The Disassembler tool converts a set of binary bytes into assembly language. Assembly language is a low-level language where each line generally corresponds to a operation that can be done on a machine's CPU, also called an opcode. A disassembler is the opposite of an assembler, which takes assembly language and converts it to binary bytes and this is commonly used in reverse engineering. Disassembly can be done through the Disassembler tool or through a Template or Script as discussed in the Disassembly in Templates help topic. The Inspector can also be used to perform disassembly for a single opcode.
Access the Disassembler tool by clicking 'Tools > Disassembler...' on the main menu or by clicking the Disassembler icon on the Tool Bar. Select which type of architecture to disassemble using the list on the left side of the dialog. Some architectures have options which appear as check boxes in the Options section. The following list indicates which options are available for each architecture:
- X86 (16-Bit): (none)
- X86 (32-Bit): (none)
- X86 (64-Bit): (none)
- ARM (32-Bit): ARM v8, ARM MClass, ARM Thumb Mode, Endian
- ARM (64-Bit): Endian
- MIPS (32-Bit): MIPS Micro, MIPS 32r6, MIPS ii, MIPS iii, Endian
- MIPS (64-Bit): MIPS Micro, MIPS ii, MIPS iii, Endian
- PowerPC (32-Bit): PowerPC QPX, Endian
- PowerPC (64-Bit): PowerPC QPX, Endian
- SPARC: SPARC v9
- SystemZ: (none)
- XCore: (none)
When an architecture is selected which has Endian as an option then the Little Endian and Big Endian toggles can be used to select the endian used to process the data. See Introduction to Byte Ordering for more information. The default Endian setting when the dialog is opened is the current Endian of the file. Architectures that do not support Endian have the Endian group disabled.
If no bytes are selected when the dialog is opened, the disassembly will be run on the entire file. If a selection is made when the dialog is opened then the disassembly can either be run just on the selection by choosing the Selection toggle or on the whole file by choosing the Entire File toggle. The assembly language produced can either be in Intel syntax (for example, "mov rbx, rcx") or in AT&T syntax (for example, movq %rcx, %rbx). Select which syntax to use by clicking the Syntax drop-down list.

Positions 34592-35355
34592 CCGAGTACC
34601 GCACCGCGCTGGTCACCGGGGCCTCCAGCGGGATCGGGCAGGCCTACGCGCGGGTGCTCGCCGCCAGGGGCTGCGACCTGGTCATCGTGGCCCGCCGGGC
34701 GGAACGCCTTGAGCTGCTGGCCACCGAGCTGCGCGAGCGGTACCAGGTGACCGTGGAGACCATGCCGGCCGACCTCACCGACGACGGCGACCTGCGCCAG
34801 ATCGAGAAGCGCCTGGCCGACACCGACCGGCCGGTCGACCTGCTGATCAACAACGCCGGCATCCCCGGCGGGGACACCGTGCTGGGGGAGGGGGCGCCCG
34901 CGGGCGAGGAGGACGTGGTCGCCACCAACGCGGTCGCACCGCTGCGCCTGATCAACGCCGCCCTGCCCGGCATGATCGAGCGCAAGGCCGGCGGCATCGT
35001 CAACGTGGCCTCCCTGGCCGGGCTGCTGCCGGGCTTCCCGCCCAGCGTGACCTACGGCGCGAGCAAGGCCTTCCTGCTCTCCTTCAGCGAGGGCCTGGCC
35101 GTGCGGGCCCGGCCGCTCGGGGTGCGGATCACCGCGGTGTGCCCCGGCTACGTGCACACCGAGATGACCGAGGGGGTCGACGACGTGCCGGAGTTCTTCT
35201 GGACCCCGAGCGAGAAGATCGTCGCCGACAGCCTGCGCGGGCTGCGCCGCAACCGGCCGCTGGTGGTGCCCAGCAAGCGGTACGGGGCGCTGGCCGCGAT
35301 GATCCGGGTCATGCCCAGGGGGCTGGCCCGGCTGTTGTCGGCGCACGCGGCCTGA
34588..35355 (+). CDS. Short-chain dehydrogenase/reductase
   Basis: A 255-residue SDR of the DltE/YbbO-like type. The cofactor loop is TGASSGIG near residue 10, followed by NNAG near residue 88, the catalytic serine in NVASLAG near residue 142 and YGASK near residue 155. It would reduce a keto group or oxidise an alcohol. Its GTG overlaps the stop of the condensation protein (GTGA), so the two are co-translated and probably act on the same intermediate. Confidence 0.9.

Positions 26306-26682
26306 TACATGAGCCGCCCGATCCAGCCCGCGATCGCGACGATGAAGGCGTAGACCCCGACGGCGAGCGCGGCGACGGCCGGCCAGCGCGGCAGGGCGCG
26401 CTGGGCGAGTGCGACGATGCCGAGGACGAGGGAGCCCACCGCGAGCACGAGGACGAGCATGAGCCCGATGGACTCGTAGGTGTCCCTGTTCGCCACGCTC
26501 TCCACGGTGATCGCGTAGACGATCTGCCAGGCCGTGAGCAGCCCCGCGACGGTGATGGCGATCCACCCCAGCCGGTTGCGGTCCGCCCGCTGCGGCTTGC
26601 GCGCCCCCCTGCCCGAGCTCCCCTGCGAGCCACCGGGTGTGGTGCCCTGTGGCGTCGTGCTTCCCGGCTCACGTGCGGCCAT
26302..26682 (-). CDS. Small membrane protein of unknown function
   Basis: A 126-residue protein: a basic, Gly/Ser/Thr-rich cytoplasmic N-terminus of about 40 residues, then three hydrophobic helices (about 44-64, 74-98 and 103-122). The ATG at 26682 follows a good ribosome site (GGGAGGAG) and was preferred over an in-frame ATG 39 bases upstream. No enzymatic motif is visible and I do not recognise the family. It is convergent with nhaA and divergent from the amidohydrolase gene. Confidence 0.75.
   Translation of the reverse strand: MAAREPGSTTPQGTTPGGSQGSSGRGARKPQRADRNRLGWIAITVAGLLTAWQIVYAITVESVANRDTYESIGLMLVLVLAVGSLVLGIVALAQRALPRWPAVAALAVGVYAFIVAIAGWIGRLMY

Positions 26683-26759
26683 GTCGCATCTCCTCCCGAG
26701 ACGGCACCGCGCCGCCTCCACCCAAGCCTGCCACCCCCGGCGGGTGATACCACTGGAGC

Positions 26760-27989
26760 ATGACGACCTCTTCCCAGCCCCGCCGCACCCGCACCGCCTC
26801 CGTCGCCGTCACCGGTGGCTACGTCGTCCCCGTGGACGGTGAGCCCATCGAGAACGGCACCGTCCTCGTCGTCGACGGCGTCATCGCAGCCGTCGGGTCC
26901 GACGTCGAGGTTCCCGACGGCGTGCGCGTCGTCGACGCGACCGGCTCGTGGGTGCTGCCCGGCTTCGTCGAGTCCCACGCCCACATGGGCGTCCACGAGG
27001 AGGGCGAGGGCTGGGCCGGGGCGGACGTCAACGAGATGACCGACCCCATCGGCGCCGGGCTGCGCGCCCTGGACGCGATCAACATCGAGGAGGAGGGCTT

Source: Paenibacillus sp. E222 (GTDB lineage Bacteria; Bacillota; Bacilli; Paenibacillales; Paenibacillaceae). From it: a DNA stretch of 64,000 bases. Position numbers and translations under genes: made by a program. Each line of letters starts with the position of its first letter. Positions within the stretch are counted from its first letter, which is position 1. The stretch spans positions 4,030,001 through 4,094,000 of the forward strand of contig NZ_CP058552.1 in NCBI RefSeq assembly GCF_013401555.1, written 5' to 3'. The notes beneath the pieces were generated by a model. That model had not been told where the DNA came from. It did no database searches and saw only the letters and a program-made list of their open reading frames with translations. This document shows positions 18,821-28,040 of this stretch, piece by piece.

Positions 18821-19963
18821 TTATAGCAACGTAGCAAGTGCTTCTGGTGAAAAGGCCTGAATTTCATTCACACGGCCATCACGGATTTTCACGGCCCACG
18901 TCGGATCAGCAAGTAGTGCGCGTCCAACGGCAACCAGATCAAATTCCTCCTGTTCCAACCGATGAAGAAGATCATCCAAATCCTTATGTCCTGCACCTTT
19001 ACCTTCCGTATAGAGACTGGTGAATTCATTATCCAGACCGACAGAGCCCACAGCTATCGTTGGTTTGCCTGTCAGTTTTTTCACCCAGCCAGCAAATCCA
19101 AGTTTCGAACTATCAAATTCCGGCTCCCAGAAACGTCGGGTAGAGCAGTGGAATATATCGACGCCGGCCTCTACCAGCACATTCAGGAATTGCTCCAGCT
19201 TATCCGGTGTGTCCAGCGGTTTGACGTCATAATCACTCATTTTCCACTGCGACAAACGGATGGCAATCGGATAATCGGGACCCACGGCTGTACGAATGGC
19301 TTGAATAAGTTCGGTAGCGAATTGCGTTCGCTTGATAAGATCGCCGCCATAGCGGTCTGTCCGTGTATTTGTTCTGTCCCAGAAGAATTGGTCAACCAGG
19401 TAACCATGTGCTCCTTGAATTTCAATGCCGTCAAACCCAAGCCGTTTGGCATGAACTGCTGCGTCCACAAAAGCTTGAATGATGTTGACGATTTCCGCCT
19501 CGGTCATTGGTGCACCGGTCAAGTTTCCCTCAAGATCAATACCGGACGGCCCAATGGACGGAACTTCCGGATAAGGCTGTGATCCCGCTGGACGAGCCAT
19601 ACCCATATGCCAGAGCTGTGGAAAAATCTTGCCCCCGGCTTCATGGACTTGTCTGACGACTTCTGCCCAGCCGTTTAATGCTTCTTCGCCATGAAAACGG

Clicking the Disassemble button performs the disassembly and shows the results in the Disassembler Output Window.
Disassembler Output Window
After the disassembler is run, the results are displayed in the Disassembler tab of the Output Window as shown above. The disassembled assembly language instructions are displayed in the Value column and selecting a row in the table selects the bytes that correspond to that instruction in the Hex Editor. The format for the Start and Size columns can be controlled by right-clicking on a cell in the column as described in the Working with Template Results help topic. The Name column lists the number of each Opcode starting from zero. Note that in the first row of the Name column the array size listed is the number of bytes disassembled, not the number of opcodes generated. 010 Editor does not currently have the capability to execute the produced disassembly and to do this a separate emulator or debugger tool should be used. Right click on the table and select Clear to clear the disassembler results or press the Esc key while the table is focused to hide the window.
Disassembly in Templates
Disassembly can done in Templates and for more information see the separate Disassembly in Templates help topic.